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First impressions of the new European Parliament

New MEP finds head-melting mix of good and bad but is determined to continue to make a difference

By Mick Wallace

OF COURSE I understood that the European Parliament represents a different way of working to that of the Dáil, but to say just how the European Parliament compares with what I had expected is difficult, mainly because I didn’t really know what to expect. I knew that it could be even more frustrating, if that’s possible, than the Dáil, that it was a structure which had neoliberalism built into its very essence, and that it was likely to present us with the political challenge of addressing the difficulty of making a real difference.

Deciding to run for the European elections was not an easy decision. I’m still not certain that it was the right one; only time will tell. I’ve spent the best part of six weeks in Brussels and Strasbourg and the early experience has been head-melting. So far it’s been a mix of negative and positive. On the negative side the bureaucracy does my head in! Both Clare Daly and I got elected as Independents under the Independents 4 Change banner, with every intention of remaining Independent.

One of our first challenges was to join a group of some sort: we soon discovered that there’s no perfect group, they all seem to be a bit of a mixed bag, and all challenging our natural allergy to political parties. We ended up with GUE/NGL (the Confederal Group of the European United Left/Nordic Green Left which brings together left-wing MEPs) – by no means perfect, but it was the grouping that allowed us the most freedom as Independents and they were the only grouping that didn’t apply a whip system – God knows, I was never very fond of being told what I should think.

The battle for committees was next, and I eventually got what I wanted – Environment and Food Safety, which is a huge area, and is sure to be central to much of the parliamentary proceedings for the next five years. I also got Foreign Affairs, along with Security and Defence – the battle to prioritise peace over war, and to stop the ‘not so gradual’ militarisation of Europe has begun. A cursory glance suggests that I might regularly find myself in a minority – but nothing new there. The real work in the European Parliament takes place at committee level, and there are many strands to it.

As an individual member of a committee you can look for a file on a particular issue, or for a directive, or for another piece of legislation that you are interested in. You can also look to be a co-ordinator where you would be the rep for your group on a particular file or piece of legislation, or you could look to be a rapporteur where you would be spokesperson for the file for all the co-ordinators of the different groups.

There are also good opportunities to speak at committees. On the last pre-vacation sitting week, I managed to speak twice at the Environmental Committee. I spoke first on the Mercosur trade deal which I strongly believe should be opposed – it is bad for the environment, bad for food-safety standards and bad for the future of smaller family farms across Europe.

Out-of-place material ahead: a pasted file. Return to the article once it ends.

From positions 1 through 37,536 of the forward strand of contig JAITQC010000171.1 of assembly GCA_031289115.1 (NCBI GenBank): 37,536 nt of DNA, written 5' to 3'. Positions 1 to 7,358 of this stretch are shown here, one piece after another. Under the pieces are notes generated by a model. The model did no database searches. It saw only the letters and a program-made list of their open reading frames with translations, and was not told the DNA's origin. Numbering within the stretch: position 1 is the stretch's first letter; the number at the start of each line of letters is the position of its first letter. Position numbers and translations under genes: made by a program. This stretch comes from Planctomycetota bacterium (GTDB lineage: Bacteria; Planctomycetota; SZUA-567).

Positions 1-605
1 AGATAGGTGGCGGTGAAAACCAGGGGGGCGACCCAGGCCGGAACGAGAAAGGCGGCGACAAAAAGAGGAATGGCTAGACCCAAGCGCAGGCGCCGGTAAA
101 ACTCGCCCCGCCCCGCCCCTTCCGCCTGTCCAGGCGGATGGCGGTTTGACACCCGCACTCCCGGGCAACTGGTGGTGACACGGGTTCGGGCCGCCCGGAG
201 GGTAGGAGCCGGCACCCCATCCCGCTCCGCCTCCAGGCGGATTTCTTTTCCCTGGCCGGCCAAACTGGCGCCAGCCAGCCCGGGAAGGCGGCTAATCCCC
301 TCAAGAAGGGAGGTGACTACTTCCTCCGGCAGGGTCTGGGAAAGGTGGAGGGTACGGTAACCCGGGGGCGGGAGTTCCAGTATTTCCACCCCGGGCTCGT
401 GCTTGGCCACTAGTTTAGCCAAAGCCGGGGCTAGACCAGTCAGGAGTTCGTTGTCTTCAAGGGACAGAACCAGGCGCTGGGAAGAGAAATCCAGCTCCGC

I also spoke on the need to stop the use of glyphosate, better known in Ireland as ‘Roundup’. Its connection to any form of food production should not be tolerated. It is extremely bad for our health despite what the best science, that Monsanto’s money could buy, may have said.

I also got to speak twice at the Foreign Affairs committee, and aside from having the opportunity to have my say, it was also good to be allowed to challenge two big hitters. I got to question the impressive Helga Schmid, Secretary General of the European Union’s diplomatic service, the EEAS, on Iran, and I also got to challenge the less impressive Gilles Bertrand, Head of the EU Delegation to Syria, about his outrageous support for regime-change in Syria.

The previous week, I got to speak four times at the Parliament’s Plenary session in Strasbourg. I had fought like a bear for speaking time through the GUE/NGL group and failed, but by sitting through long debates from start to finish, managed to grind out speaking time on issues ranging from the Mercosur trade deal to challenging Federica Mogherini, EU Commission Head of Foreign Affairs, on how the EU is prepared to ignore International laws when it comes to Venezuela and Iran, conceding to the will of the US regime.

It is early days yet but we do realise that we will have to work harder in Europe than at home, to make a difference, but that’s a challenge we relish. The numbers of MEPs are big out here but already we see a lot of people who we don’t believe will put the work in. We are also conscious of the fact that there’s a serious lack of democracy in how Europe works – but we didn’t stand for election to the European Parliament to just go with the flow.

We believe in the European project but Europe must change, and we will do our damndest to change it. Right now it is undemocratic, it is wedded to neoliberalism, and if it continues to prioritise the interest of large corporations and big business over those of the people of Europe, the European project as we know it will perish.

If it doesn’t change direction, the likely departure of the British could be the beginning of the end – but we didn’t come to Brussels to put an end to the European project, we’ve come to try to save it from itself.